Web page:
That last sentence leads me to the next thing I wish I had known when I started treating sleep apnea. Not every tooth needs to be fixed right now. Getting air into the body is more important than fixing a broken molar cusp that fractured off a decade ago. Patients were coming to me to treat their sleep apnea, a medical problem. And I went into a dental mindset and spent the first 30 minutes talking about their dental problems. In my mind it made sense to restore all their dental problems so the appliance would not have be altered if they had any dental work done. In the patients mind it didn’t matter if their teeth were broken if they were not able to breath. Being able to breath and sleep at night was their priority. It wasn’t mine. Because I am a dentist I couldn’t help myself. I made their teeth the priority. And as you can imagine I lost a lot of sleep apnea patients because of this. Am I saying we make appliance to fit over periodontally involved teeth? Of course not. Every day in my dental practice I have to prioritize treatment based on my patient’s finances, work schedule, etc. This is the same situation. I just didn’t see it that way in the beginning. Now we show the new sleep apnea patient their digital radiographs and digital photographs that are part of my initial exam. When they look at the pictures they can see their teeth have problems. I say up front that I respect they did not come to me as a dentist to treat their teeth. And when they have some of their dental work done their appliance will need to be adjusted to fit over the new dental work. And that it’s OK to treat their sleep apnea first. If I see some teeth with advanced bone loss or for some reason taking the appliance on and off may cause a problem I let them know. Sometimes the patient then chooses to let me or their own dentists restore their dental problems first. And sometimes I simply block out the undercuts on those teeth and move forward making the appliance. It’s ok to treat the sleep apnea first. Actually in my opinion it’s a bigger issue than the teeth. Wish someone had told me this in the beginning.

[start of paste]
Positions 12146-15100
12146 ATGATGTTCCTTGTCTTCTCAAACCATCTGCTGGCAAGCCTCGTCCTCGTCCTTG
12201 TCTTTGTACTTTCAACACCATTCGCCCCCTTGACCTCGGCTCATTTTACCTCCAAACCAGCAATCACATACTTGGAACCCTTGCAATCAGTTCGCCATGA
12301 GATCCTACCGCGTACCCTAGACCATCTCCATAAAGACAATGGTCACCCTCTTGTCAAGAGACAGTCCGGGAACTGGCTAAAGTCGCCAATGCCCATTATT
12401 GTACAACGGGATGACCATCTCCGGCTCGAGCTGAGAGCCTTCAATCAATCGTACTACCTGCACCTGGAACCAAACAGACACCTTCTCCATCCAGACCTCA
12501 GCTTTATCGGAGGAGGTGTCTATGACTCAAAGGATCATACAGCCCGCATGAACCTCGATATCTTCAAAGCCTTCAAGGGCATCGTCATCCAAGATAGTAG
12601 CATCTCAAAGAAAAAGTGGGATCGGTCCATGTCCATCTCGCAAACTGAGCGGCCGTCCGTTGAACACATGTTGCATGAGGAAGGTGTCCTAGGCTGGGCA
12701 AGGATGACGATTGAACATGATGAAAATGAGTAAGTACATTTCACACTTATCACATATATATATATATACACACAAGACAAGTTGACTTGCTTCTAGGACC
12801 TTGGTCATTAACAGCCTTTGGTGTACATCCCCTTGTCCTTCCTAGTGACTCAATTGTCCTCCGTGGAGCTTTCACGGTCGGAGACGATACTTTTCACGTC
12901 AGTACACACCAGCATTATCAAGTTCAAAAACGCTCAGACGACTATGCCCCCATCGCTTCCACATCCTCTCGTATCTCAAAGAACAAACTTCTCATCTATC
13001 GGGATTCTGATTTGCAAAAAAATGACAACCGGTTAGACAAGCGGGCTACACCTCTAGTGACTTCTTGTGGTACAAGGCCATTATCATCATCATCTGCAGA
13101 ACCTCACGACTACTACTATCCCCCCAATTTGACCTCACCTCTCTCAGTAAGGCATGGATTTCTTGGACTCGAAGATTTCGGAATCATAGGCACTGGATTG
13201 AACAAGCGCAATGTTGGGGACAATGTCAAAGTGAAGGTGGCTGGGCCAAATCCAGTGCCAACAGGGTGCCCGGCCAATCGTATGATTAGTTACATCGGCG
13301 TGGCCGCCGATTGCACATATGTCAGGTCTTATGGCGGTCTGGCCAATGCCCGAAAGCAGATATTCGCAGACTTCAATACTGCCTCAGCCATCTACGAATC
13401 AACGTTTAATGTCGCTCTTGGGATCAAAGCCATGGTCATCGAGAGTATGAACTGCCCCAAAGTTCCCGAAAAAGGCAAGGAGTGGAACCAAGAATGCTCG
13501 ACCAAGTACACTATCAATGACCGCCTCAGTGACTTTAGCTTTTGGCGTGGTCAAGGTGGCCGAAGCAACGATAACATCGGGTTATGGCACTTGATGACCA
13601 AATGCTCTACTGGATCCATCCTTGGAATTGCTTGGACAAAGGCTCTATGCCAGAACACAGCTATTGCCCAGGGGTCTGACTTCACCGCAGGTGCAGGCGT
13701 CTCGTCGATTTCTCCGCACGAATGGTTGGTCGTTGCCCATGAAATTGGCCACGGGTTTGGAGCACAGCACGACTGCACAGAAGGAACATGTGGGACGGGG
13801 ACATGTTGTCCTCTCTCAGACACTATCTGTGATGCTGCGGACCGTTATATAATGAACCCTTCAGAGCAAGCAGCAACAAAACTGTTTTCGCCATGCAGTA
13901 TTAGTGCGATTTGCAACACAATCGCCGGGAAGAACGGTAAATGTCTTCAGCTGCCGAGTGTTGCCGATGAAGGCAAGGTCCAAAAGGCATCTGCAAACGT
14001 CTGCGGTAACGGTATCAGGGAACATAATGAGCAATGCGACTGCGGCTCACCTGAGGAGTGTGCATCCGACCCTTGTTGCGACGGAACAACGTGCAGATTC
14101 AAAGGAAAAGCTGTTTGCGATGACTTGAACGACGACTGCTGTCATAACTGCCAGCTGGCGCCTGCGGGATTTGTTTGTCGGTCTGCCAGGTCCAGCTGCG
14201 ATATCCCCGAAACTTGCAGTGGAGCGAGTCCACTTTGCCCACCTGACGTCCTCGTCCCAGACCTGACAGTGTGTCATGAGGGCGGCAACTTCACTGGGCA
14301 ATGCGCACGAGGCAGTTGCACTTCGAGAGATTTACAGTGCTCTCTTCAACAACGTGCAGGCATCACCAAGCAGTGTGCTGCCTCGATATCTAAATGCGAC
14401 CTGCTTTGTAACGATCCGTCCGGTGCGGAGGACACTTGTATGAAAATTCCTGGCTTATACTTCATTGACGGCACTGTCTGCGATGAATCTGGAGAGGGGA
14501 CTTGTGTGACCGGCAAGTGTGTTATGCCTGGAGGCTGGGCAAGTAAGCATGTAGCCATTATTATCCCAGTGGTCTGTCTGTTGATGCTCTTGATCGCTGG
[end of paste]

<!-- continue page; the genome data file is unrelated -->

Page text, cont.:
And this leads me to the third thing I wish I had known. How to really listen to patients. Yeah that means closing my mouth and not trying to explain everything. My sleep apnea patients tell me every day that they wish their medical doctor would listen to them the way I do. They hate all their medications. They hate how they feel. They are confused as to what’s being done. They still don’t understand why that had to get a sleep study. They have so many questions and everyone keeps talking at them instead of to them.  One of the best things I have learned to do is start the conversation with a sleep patients by stating that today is only about answering any questions you have. They are usually hesitant at first. But once they realize you really intend to answer all their questions they truly begin to open up. I also read and explain to them any sleep study they have. It doesn’t matter how old it is. Yes they will need a current study before I can start treatment. But many of my new patients are still angry and confused because no one told them why they had to get a study, what the study would be like, and then no one explained the results. The sleep physician just told them the AHI number and fitted them for a CPAP. That would have upset me too. Before you ask a patient to get a new sleep study it is a good idea to ask them how the first one went. Wish someone had told me this in thebeginning.